When You Have One Week Left With The Person You Love


We’ve only been together, for real, for three months—a little less, actually. The three months before that were far from perfect, but they were fun. Really fun. Way more fun than I anticipated those three months could be. Turns out, “they” were right—I wasn’t expecting it, but a good thing came. A really good thing. Probably the best thing that’s ever happened to me.

We’ve only been together, for real, for three months—and to be clear, at school, he was a fuckboy. He was damaged and unavailable and a pain in the ass. He fucked up. Several times. And I was too smitten to hold him accountable for all his shit—I fucked up, too. But I was hooked on him. I’m still hooked on him. Because fuckgirl recognize fuckboy, I guess. He’s selfish and reckless, but so am I—and that’s OK. At least we can admit it. At least my happiness is his happiness. At least his sadness is my sadness. At least we’re really in love. At least we’re fuckids together, you know? It works for us. It’s kind of our thing.

We’ve only been together, for real, for three months—but if we’ve been together in some capacity for six—well, shit, that’s kind of a while. For me, at least—for a fuckgirl who, prior to meeting her fuckboy, had never loved. Even a little. Fuck love—I’d never even really liked.

* * *

I spend every night with him. I write about him. I’ve taken blows to my friendships for him—I’ve had to ask for forgiveness from my best friends (and my family) who feel justifiably betrayed by my relationship with him. Because he’s most of my life right now, and I don’t see them as much as I should.

But that’s because it’s about to end. Because in two weeks, I go back to school. In one, he starts a 24-hour finance job—the kind that’ll keep him in the office till 6 a.m. We can’t be together now—it doesn’t make sense. And part of me is totally rational about it. And optimistic—he loves me, after all. And I love him. And we talk about the future with vague certainty—we’ll see each other whenever we can. We’ll talk whenever we can. And one day, we’ll be together, for real, again. Maybe in a year. Maybe in ten. In the meantime, we’ll work—on our careers, on ourselves…on becoming everything we want to be, independent of one another. And we’ll probably hook up with other people, but we’ll keep our hearts on hold—mine for him, his for me.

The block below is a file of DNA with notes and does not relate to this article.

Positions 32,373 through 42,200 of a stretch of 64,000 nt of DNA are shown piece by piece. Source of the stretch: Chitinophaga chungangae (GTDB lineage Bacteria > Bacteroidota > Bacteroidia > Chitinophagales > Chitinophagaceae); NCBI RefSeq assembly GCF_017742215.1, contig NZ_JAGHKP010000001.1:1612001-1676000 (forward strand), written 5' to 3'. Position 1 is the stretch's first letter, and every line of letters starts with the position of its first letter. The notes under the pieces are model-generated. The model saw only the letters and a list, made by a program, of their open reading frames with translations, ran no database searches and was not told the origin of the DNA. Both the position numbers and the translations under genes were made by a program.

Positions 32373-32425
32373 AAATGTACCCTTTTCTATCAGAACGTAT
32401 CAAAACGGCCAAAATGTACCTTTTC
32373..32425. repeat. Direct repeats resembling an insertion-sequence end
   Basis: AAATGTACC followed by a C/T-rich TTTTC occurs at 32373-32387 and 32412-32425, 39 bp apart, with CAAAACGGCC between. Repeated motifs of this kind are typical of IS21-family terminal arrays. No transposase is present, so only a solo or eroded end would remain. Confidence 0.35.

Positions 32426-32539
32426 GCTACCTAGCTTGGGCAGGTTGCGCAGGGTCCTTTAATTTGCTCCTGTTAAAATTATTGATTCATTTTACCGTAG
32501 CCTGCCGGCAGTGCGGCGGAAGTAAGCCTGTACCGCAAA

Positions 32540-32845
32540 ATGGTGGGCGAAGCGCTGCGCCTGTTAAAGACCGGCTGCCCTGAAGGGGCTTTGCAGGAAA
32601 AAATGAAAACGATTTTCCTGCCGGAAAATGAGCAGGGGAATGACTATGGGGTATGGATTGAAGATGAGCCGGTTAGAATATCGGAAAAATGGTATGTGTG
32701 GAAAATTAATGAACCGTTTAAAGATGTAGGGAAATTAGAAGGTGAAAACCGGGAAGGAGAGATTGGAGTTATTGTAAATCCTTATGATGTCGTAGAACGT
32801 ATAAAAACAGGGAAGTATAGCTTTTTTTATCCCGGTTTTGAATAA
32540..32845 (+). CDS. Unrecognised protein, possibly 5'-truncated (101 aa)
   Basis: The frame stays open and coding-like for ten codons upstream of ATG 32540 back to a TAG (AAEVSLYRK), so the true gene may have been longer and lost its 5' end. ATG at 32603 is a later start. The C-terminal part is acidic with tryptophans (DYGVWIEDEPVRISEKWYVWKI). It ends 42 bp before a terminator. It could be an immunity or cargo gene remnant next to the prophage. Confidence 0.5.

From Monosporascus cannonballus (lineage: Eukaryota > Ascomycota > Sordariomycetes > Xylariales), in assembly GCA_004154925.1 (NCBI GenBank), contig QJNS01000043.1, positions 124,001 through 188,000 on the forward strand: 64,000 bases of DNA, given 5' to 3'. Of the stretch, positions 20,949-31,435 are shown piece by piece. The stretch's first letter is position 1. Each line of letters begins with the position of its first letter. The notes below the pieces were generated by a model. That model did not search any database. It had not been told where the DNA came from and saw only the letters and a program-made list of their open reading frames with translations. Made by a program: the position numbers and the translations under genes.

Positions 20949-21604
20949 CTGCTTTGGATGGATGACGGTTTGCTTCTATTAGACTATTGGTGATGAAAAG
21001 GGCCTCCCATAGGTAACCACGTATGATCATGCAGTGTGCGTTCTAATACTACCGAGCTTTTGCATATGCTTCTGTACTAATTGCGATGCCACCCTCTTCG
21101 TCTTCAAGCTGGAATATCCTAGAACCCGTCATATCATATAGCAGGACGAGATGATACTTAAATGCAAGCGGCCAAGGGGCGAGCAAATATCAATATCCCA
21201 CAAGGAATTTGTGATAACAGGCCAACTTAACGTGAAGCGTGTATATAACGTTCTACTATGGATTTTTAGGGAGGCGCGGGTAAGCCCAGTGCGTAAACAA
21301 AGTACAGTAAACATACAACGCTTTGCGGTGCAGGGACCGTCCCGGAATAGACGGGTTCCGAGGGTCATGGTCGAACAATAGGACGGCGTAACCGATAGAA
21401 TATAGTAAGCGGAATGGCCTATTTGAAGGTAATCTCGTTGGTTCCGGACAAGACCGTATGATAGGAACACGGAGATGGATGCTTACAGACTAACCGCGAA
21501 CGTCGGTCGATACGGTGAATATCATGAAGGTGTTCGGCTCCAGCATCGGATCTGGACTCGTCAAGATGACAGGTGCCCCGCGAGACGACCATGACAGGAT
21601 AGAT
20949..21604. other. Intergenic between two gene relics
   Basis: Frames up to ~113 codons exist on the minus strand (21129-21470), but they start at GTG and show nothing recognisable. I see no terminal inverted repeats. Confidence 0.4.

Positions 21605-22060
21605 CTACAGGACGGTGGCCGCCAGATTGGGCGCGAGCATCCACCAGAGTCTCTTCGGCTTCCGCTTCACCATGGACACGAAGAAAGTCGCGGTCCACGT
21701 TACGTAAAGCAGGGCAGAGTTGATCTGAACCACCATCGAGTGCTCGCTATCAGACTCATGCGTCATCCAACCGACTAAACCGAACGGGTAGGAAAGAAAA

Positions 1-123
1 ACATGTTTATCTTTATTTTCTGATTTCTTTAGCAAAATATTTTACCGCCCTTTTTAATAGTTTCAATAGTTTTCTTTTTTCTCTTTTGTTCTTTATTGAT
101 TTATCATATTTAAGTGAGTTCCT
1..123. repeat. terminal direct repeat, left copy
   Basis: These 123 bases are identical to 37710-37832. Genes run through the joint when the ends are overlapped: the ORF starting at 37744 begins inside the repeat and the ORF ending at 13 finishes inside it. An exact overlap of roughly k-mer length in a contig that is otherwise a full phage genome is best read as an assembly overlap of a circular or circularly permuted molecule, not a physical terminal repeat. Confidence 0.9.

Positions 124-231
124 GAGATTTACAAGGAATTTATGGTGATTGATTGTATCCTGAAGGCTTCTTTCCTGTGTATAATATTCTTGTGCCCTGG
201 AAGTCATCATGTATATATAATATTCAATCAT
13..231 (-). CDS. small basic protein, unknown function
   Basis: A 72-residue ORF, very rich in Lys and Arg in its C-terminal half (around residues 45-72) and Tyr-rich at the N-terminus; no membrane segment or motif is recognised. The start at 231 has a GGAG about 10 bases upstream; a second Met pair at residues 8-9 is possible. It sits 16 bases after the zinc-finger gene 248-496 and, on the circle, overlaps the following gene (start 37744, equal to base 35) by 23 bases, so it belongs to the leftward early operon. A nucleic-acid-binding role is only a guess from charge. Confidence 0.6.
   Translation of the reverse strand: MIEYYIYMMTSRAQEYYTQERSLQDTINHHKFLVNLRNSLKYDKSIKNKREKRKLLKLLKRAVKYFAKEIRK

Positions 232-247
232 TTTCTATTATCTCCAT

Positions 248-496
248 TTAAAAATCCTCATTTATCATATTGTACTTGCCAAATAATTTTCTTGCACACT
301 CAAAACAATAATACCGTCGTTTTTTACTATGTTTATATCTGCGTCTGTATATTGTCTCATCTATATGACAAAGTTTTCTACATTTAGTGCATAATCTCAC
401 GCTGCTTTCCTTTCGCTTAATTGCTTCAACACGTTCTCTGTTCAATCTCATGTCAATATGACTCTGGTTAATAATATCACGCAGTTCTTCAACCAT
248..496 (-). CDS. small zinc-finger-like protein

The other part of me, though—hypersensitive, idealistically romantic part—objects. The other part of me wants to believe we’re so in love that we’ll find a way. That after being apart for one week without being able to call me his girlfriend, he’ll panic, he’ll need me, and I’ll need him. And we’ll stay together through his first year of work and my last year of school. And that it won’t matter that we’ll never see each other or barely talk—that we won’t get jealous. That it won’t drive us mad. But it will. So we have to say goodbye—for now.

I feel like I’m living the backstory of a Fitzgerald novel. Like he’s about to get deployed for his first tour or some shit, and I don’t know when I’m going to see him again. Like I’ve just lived the best moments of my life, and now I have to say goodbye to the thing that gave them to me. It’s all very surreal. And I don’t know what to expect. And I’m scared.

I’ve decided to lean into all of it, though. I can’t tell myself not to cry—I can’t tell myself not to miss him. It’ll just make it worse. The more I try to push those emotions away, the more they’ll consume me. So I’m going to sit with them. I’m going to sit with the sadness, with the fear, with the uncertainty. I’m going to embrace them. I’m going to let myself feel them, and then I’m going to do the same for my art—I’m going to let that sadness, that fear, and that uncertainty write itself.

* * *

A few nights ago, you reminded me of that conversation we had outside of Spring Street Market the day I was leaving for summer. The one we had after days of going back and forth about the conditions of our relationship—were we dating? Were you my boyfriend? You said no. I told you to get your shit together—I wasn’t going to wait, and you’d regret it. You got it together. And then, a few nights ago, you looked right at me as you said something I’m sure I’ll never forget:

“Anything short of this would’ve been failure.”

You’re the first boy I’ve ever loved, and better yet—you’re the first boy who’s ever loved me. You made me happy when I thought I’d be sad. Exhilarated when I thought I’d be bored. And I’m going to think about you. And I’m going to miss you. And I’m going to love you until we can be together, for real, again. Anything short of that would be failure—and neither of us are very good at losing.